Neuroscientists Discover ‘Zombie’ Genes In Human Brains That Come To Life After Death

Neuroscientists Humans Zombie Genes In Brains Come To Life After Death

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The world of science these days is utterly fascinating. We’ve got scientists implanting false memories in people’s heads. We’ve got them discovering 42 brand spanking new “mystery chemicals” in humans that have never been found in people before. And now we’ve got scientists discovering “zombie genes” that come to life in the human brain after death.

What’s next? Is someone going to finally explain why dogs are always sniffing people’s crotches? Oh, right.

This “zombie” gene thing though. It’s a whole other ball of wax.

The study, published in the journal Scientific Reports, claims that the common assumption that brain activity ceases immediately when a human being dies or shortly after may, in fact, be incorrect.

Researchers at the University of Illinois at Chicago studying samples of brain tissue collected during routine brain surgery discovered what they are calling “zombie” genes in the brain that sprout long, arm-like appendages (let’s just call them what they are – tentacles) well after the person had passed away.

These ‘zombie genes’ — those that increased expression after the post-mortem interval — were specific to one type of cell: inflammatory cells called glial cells. The researchers observed that glial cells grow and sprout long arm-like appendages for many hours after death.

“That glial cells enlarge after death isn’t too surprising given that they are inflammatory and their job is to clean things up after brain injuries like oxygen deprivation or stroke,” said Dr. Jeffrey Loeb, the John S. Garvin Professor and head of neurology and rehabilitation at the UIC College of Medicine and corresponding author on the paper.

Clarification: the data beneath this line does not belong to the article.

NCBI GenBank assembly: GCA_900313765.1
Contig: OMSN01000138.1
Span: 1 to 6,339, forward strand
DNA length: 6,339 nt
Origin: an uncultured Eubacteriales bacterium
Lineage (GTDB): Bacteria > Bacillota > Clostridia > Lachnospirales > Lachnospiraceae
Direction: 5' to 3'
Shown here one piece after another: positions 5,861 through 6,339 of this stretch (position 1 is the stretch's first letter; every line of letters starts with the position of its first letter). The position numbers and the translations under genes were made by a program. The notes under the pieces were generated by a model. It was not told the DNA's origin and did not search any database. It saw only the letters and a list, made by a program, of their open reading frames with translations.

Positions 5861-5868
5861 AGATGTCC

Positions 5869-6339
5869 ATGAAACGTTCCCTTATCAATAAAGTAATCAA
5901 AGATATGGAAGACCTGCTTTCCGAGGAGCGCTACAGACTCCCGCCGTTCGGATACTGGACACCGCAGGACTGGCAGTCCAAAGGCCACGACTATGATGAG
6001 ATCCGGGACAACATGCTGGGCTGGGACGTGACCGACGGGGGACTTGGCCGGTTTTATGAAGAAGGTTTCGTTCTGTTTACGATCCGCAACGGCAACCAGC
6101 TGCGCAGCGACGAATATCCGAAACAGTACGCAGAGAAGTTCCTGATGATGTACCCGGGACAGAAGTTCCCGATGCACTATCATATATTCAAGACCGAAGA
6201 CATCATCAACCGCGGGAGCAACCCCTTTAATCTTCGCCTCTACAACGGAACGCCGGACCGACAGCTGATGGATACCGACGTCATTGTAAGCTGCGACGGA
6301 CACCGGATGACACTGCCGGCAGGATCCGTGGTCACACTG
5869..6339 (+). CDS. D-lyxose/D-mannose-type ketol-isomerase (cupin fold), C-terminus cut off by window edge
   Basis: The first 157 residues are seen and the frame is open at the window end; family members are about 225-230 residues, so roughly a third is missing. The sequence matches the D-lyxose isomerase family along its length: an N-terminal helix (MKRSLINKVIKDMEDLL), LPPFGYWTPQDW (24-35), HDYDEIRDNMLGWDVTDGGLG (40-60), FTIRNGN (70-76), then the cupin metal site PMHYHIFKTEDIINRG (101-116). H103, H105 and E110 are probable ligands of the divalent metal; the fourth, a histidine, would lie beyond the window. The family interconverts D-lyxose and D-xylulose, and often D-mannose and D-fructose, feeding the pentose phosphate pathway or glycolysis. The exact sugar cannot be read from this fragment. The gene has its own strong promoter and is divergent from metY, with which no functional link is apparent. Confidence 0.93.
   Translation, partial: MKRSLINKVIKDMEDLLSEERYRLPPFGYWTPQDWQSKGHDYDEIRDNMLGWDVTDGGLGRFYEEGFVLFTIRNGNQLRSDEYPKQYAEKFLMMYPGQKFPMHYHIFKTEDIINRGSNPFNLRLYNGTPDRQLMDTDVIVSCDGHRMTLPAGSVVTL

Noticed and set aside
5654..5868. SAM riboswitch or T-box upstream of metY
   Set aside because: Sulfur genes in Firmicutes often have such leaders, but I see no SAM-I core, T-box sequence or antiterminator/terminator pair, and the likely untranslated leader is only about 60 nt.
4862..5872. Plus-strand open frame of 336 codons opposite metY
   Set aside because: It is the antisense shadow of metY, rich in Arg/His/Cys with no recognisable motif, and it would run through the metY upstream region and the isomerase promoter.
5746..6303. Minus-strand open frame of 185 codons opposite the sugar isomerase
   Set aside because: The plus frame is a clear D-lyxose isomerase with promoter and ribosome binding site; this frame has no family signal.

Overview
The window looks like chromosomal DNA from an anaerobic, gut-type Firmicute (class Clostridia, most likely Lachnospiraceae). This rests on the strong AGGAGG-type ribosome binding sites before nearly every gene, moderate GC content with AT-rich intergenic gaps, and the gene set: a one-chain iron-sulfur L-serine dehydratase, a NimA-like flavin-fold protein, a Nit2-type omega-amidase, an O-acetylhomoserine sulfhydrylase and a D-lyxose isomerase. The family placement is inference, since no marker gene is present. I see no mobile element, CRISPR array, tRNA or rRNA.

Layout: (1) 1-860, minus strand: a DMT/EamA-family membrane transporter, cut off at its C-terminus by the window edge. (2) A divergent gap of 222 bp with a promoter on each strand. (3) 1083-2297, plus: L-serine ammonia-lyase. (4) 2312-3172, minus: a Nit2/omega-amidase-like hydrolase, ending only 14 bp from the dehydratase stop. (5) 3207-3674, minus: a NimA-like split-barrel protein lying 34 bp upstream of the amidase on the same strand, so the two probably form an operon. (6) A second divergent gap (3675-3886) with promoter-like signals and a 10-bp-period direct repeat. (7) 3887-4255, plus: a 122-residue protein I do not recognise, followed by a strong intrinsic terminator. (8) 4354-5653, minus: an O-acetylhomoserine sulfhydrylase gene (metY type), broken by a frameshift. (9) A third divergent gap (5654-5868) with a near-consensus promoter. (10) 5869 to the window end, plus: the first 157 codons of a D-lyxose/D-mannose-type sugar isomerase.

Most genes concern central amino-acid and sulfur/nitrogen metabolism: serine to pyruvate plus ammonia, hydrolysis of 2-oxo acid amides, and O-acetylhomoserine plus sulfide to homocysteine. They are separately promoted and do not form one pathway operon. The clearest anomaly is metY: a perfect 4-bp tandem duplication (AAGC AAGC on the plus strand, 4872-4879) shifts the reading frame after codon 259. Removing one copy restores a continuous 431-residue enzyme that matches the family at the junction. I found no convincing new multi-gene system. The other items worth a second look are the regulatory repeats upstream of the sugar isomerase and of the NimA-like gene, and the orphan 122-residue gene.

So these “zombie” genes sprout tentacles and rummage around in the brain after the person is dead cleaning things up like some kind of brain janitor for several hours following the person’s death? Cool!

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“Most studies assume that everything in the brain stops when the heart stops beating, but this is not so,” Loeb added. “Our findings will be needed to interpret research on human brain tissues. We just haven’t quantified these changes until now.”

“The good news from our findings is that we now know which genes and cell types are stable, which degrade, and which increase over time so that results from postmortem brain studies can be better understood.”

Loeb and colleagues are at a particular advantage when it comes to studying brain tissue. Loeb is director of the UI NeuroRepository, a bank of human brain tissues from patients with neurological disorders who have consented to having tissue collected and stored for research either after they die, or during standard of care surgery to treat disorders such as epilepsy. For example, during certain surgeries to treat epilepsy, epileptic brain tissue is removed to help eliminate seizures. Not all of the tissue is needed for pathological diagnosis, so some can be used for research. This is the tissue that Loeb and colleagues analyzed in their research.

This new discovery is important, according to Loeb, because “most research studies that use postmortem human brain tissues to find treatments and potential cures for disorders such as autism, schizophrenia and Alzheimer’s disease, do not account for the post-mortem gene expression or cell activity.”

Perhaps now they will. Also very cool.

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